How to Adapt Your Mindset to Handle Disappointment

Disappointment can be pretty hard to handle. Whether it’s anger, frustration or sadness that arises, this emotional roller-coaster not only feels terrible, it’s also very draining. Here’s how you can deal with things better.


Meditation has long been known by research to reduce stress- from disappointment, negative outcomes and emotions to the waiting period before them. It works by focusing your mind on the present instead of the past or the future. Rather than questioning and criticising yourself for what has happened and what may happen, it encourages you to observe these thoughts neutrally- accepting that both good and bad are an inevitable part of reality. In fact, research has shown that just 15 minutes a week of this kind of meditation is enough to reduce the stress of waiting for negative outcomes.

Spend Time with Positive People

Our environments have a huge influence on us. We tend to modify our vocabulary’s mood (positive or negative) and our facial expressions depending on what our conversation partner is saying and doing. For example, if they’re using words like ‘depressed’ and ‘unhappy’ while looking sad, we most likely will too. And in empathizing like this with the people around us, we tend to adopt or “catch” whatever mindset they’re holding- whether it’s positive or negative.

With this in mind, when trying to deal with disappointment or remove negativity from your mind, try spending time with people who use positive language and have positive facial expressions. It will likely be more healing than spending time with those who will only help you dwell.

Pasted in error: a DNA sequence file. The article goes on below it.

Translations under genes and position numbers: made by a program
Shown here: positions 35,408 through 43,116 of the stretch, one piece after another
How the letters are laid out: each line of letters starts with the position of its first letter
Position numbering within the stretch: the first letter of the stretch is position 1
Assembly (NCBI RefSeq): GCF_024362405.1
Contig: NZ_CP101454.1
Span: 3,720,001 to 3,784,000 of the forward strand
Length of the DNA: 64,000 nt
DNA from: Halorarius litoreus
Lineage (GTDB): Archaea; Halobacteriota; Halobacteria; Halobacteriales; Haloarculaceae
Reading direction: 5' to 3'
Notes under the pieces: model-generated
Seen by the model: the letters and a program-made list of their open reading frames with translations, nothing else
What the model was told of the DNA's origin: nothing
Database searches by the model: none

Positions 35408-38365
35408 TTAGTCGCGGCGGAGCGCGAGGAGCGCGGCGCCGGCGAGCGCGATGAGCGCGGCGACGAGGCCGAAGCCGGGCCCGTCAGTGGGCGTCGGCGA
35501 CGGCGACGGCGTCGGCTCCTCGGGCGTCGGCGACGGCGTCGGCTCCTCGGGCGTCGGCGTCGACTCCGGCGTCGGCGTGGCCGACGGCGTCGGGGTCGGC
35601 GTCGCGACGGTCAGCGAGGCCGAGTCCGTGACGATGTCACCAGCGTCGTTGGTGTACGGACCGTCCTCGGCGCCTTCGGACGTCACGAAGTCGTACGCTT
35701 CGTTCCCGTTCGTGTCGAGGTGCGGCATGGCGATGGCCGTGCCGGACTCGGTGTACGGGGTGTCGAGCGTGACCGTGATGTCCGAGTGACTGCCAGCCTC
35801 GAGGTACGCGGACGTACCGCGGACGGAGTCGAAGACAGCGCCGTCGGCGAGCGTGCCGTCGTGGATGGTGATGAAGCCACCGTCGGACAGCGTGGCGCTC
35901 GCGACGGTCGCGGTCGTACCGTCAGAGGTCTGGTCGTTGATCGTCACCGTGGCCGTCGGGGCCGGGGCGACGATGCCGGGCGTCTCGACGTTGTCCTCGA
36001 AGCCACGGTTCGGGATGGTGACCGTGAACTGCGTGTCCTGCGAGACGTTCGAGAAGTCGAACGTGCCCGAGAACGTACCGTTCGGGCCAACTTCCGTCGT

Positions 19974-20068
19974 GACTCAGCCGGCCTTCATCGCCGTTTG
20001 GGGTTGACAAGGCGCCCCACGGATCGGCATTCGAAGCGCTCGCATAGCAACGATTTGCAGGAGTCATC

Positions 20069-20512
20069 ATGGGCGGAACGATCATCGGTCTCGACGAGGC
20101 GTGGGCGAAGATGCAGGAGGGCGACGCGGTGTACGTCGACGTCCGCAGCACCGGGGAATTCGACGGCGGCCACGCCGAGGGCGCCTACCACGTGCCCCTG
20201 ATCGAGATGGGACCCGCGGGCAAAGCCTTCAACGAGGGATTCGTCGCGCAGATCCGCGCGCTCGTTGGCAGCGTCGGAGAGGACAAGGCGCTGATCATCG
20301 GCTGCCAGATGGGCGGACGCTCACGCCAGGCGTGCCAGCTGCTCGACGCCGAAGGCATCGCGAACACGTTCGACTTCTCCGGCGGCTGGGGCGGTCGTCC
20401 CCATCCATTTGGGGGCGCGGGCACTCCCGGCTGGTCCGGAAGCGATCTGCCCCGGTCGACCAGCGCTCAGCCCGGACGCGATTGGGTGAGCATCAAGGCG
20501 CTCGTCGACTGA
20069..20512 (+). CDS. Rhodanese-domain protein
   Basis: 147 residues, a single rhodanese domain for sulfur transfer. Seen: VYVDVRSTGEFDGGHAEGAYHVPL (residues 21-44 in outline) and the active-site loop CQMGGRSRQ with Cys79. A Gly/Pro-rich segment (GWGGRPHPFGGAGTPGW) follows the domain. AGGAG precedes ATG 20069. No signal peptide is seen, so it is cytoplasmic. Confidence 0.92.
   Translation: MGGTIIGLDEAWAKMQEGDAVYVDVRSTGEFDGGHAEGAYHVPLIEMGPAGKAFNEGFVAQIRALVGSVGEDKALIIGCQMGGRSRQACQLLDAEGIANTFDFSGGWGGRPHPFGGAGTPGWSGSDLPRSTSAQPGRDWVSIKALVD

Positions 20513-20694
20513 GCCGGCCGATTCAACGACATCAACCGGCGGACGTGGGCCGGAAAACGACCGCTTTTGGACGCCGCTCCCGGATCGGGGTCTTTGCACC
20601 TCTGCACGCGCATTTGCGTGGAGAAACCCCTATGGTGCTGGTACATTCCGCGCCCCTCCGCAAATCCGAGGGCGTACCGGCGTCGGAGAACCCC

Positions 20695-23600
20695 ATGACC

Adopt a Growth Mindset

study by psychologist Carol Dweck found that students who were praised for being “smart” were less willing to try out a new task than children who were praised for putting in effort. They were also more likely to lie about their test results to avoid losing their “smart” label. 

Labels tend to be sticky- whether they’re telling you that you’re smart, stupid or a failure as they influence your self-esteem. Although being “smart” in one instance may make you feel great, you may feel pressured to uphold the name and thus not try anything new. Likewise, being “stupid” or a failure” may damage your self-esteem and make you unwilling to move forward.

Advice here is to give up these labels and instead look at your endeavors and capabilities in terms of effort. Whether you’re feeling angry, sad or frustrated, the only thing that will change this is to continue putting effort into constructive things. This could be using another method to resolve a problem, continuing to work despite a personal tragedy or simply taking time for yourself.

Put simply, to deal with disappointment, don’t think of yourself as smart, stupid, happy, sad, a success or a failure. Instead, think of yourself just as another human who also experiences all of these things- and can also change them. 

Sarah Chung

Raised in Hong Kong, now living in New York. A serial optimist, I love finding ways to improve to enjoy life even more.